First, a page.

Saturday, March 8, 2008

And Now Back To Our Regularly Scheduled Broadcast

For those of you wondering last night where the Soundtrack cut for the week was, I do apologize. I know Erin wanted to know what song she would be adding to her iPod playlist this week and since Newt's new favourite album is Mark Ronson's Version, I know he's at least interested in my musical choices.

Obviously, yesterday's post never materialized.

I had to go buy some new threads. I dropped $200 on clothes for the first time in ages...

Then came dinner - Thai Basil Shrimp and Peppers over pasta with a nice bottle of Two Oceans Semillon Chardonnay.

No Country For Old Men (and a glass of Bailey's on ice) rounded out the night.

To all those who haven't seen the film yet, don't worry, no spoilers here. To all those who have, I'm going to need to know what you thought at some point. Why? Because if you're to be counted with the growing number of people I've had staggering through Blockbuster lately saying how much they hated No Country and didn't get it, we're fighting.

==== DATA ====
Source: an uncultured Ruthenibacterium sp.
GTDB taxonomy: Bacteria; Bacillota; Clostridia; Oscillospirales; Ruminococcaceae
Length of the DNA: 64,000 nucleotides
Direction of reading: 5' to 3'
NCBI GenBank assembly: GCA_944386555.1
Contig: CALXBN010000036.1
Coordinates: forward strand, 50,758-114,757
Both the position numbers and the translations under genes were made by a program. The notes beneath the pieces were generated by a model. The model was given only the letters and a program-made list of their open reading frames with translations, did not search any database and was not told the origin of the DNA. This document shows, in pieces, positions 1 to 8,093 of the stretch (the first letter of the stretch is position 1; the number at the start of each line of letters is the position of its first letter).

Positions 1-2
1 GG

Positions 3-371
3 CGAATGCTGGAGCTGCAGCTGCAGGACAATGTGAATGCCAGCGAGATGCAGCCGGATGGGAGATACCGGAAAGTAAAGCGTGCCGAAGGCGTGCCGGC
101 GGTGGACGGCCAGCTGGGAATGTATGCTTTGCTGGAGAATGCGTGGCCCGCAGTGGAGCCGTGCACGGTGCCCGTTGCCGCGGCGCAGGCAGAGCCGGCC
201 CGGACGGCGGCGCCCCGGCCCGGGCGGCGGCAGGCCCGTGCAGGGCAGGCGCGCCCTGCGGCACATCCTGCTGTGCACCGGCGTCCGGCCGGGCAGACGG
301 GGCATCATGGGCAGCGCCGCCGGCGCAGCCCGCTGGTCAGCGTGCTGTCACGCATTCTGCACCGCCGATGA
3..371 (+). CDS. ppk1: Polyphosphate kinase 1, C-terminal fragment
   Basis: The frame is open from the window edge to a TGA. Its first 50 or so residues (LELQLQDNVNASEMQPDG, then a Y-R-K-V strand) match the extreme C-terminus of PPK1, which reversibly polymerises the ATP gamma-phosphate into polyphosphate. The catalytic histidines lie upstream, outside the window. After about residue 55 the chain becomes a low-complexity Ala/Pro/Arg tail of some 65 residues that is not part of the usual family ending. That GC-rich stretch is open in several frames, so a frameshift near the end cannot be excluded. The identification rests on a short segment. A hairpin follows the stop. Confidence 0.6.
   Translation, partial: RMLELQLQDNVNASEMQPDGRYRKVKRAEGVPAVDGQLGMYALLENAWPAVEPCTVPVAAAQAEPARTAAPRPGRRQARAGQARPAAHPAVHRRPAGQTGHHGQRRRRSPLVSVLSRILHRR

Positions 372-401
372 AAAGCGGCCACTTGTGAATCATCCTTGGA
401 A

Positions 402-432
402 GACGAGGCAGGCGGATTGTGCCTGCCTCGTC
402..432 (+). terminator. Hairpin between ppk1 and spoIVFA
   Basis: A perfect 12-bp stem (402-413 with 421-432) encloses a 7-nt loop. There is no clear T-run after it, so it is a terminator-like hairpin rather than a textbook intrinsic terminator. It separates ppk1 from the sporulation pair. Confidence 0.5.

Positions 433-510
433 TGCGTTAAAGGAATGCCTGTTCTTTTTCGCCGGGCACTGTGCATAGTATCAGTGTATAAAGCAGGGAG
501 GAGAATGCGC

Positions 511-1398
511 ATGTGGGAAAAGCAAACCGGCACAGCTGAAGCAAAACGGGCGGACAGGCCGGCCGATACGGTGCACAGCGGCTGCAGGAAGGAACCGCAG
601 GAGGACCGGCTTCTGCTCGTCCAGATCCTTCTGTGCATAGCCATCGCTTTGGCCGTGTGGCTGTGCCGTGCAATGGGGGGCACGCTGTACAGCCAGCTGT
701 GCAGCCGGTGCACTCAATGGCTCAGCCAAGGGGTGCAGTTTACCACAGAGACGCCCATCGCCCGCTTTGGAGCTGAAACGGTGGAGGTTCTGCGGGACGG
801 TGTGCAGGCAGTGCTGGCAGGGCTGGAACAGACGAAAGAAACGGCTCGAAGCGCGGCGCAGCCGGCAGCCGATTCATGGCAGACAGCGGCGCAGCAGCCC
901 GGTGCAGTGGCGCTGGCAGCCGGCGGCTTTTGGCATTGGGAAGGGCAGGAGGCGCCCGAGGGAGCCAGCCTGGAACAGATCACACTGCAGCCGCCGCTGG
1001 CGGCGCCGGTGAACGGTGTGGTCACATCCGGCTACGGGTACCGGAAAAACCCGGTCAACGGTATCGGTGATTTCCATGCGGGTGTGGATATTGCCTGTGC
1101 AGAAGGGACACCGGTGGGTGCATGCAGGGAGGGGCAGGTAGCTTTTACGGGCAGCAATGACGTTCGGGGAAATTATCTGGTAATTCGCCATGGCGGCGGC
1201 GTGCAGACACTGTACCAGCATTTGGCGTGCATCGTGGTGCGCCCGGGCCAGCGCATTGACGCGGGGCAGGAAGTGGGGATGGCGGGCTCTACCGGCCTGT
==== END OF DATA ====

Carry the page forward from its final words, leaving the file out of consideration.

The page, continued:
This movie is pretty much perfect.
Josh Brolin? Perfect.
Tommy Lee Jones? Perfect.
Javier Bardem? PERFECT.

The Coen Brothers created an absolute masterpiece with this film, which I suppose means that Cormac McCarthy wrote an absolute masterpiece of a book.

All the big things - casting, locations, design, etc. - were done perfectly as you would expect, but for me it was the little things that were subtle and pitch perfect that made this film that much better than so many. Coyly working in what year the movie is set in without flashing it across the bottom of the screen or having a single character utter the date... awesome.

I've heard people complain about the ending, that they didn't understand or that they should have done something different.

No they shouldn't have. The ending was perfect. The whole damn thing was perfect.

Makes me wish I had seen it before the Oscars. D'you know what my picks would have ended up?



Daniel Plainview said...

No Country is very good and brilliant at points, but it is far from perfect. This piece in the New Yorker sums up a lot of my feelings about what's wrong with the movie:

I would also add that the Woody Harrelson character is painfully underdeveloped and unnecessary.

There Will Be Blood was a much better movie overall, and it wasn't perfect either.

Newt said...

Spencer. I will forgive you for no soundtrack since I have a whole new disk to revel over.
I plan on seeing Old Country this week and will let you know what I thought.